By Kristy Demas November 28, 2017
When Eve Brensike Primus, ’01, the recipient of this year’s L. Hart Wright Award for Excellence in Teaching, presented her Blue Jeans Lecture, it was easy to see why she’d won. Teacher, storyteller, firebrand—Primus quite simply brings the law to life, inspiring everyone within range.
Her students agree. Erin Pamukcu, 3L representative of the Law School Student Senate, introduced “Lady Primus” as a teacher with “cunning wit” and “contagious enthusiasm” who is a “…master of the Socratic method”—comments taken from student nominations Primus received.
Primus focused her Blue Jeans Lecture—in which L. Hart Wright Award winners offer life advice on practicing law and beyond—on her first job after law school. She vividly detailed the intensity of her work as a public defender in her home state of Maryland—which, by the way, is nothing like Law and Order, she said. Striding across the room, interacting with imaginary judges, prosecutors, police officers, and clients, Primus re-enacted a day on the job and demonstrated, as no textbook could, the nature of public defense work and why it matters.
Public defense has long been of interest to Primus. Before law school, she was a criminal investigator for the Public Defender Service in Washington, D.C. Assigned to some of the most dangerous areas, she routinely witnessed police arbitrarily interrogating residents for suspected criminal activity, often searching them without probable cause. When crimes were committed, Primus told students that the justice system should have taken into account the context in which those arrested lived—in poverty and surrounded by drugs and violence. “My background was privileged by comparison, and by that, I mean having involved parents, going to school, and being middle class.”
After graduating from Michigan Law, Primus returned to the region, but this time as a public defender. “With 20 file folders under my arm, I had 30 minutes once the courthouse opened to run around requesting discovery for my cases.” During that half hour, Primus had to copy the stacks of material before returning them to their respective courtrooms. By 8:30 a.m., court was in session, and the madness truly began, she told the audience.
As her clients arrived, Primus would run to greet them while also trying to talk to witnesses and negotiate with prosecutors. She said much of her day was spent running back and forth in heels, once eliciting from a courtroom regular, “Eve, we always know when you’re coming.”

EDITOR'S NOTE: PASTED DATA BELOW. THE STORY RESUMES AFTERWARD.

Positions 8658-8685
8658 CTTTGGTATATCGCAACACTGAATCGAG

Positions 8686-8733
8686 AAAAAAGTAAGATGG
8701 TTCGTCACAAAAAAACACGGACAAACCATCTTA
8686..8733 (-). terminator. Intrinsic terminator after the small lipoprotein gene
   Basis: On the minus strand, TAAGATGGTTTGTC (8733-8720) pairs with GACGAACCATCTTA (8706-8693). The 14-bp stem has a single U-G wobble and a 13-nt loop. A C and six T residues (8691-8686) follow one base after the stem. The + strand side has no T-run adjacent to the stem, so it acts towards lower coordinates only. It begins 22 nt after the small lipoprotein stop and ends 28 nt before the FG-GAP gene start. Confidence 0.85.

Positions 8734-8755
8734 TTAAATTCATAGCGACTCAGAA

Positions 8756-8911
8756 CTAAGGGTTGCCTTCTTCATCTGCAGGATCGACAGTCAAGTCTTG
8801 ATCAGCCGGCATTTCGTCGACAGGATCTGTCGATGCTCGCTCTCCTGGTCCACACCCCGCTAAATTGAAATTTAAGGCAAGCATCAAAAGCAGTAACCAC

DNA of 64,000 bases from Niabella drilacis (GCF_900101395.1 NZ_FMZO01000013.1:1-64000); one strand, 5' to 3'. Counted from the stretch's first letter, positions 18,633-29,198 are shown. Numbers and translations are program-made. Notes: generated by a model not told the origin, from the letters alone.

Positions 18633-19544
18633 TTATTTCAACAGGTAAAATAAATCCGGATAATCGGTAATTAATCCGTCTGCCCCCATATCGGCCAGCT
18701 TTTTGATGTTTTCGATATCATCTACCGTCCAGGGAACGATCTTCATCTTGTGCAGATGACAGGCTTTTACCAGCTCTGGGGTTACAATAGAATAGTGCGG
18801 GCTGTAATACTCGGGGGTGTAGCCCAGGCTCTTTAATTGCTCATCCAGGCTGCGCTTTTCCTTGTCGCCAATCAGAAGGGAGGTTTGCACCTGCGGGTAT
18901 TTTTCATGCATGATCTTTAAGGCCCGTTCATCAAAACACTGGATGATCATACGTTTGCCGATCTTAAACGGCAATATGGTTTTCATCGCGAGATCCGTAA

Primus emphasized that everyone—from law students to judges—must look at the bigger picture when it comes to the justice system. The court system can be desensitizing, and public defenders work as fast as possible on an endless stream of cases—an assembly line of people, she said. “We need to take a look and ask ourselves if there is a better way. It’s terrifying to see what justice means in this country.”
In Maryland, the vast majority of cases start in misdemeanor bench-trial courts, including some felonies that can result in 15-year prison sentences. Once convicted, people can lose their access to food stamps, public housing, and the right to vote. For some, they are prohibited from living in parts of a city or town.
Primus said that social injustice occurs at all levels, but that lawyers have the power to change things. She asked students to take an interest in public law because it is “…essentially civil rights work and you can change lives one by one—possibly even the system.”
She recalled one client, a teenaged girl from Jamaica who was essentially arrested for being loud in a public library. After talking to the girl’s friend and listening to audio of the arrest, Primus knew the charges were wrong and that the arresting officer should be disciplined. He had clearly intimidated the girl, who feared deportation, and used excessive force. In Primus’s words, “Not on my watch.” Long story short, the girl was not deported but the officer was removed from the force.
Primus told the audience that it is incumbent upon law students to fight for a cause they believe in by using the tools they have: intelligence, education, and the ability to read the statutes. Grateful for having been on the front lines of the law by serving as a public defender, she encouraged law students to spend a day in a courtroom. “It will change your life and your world view. At the end of your life, you want to know that what you did mattered and you did it by using your talents. And in doing so, you helped others.”
As Primus said at the lecture’s beginning, “I love teaching because I get to interact with the future leaders of the profession.” She truly believes her students will be successful in helping others and improving the system. It’s likely from the standing ovation she received, her students believe that as well.
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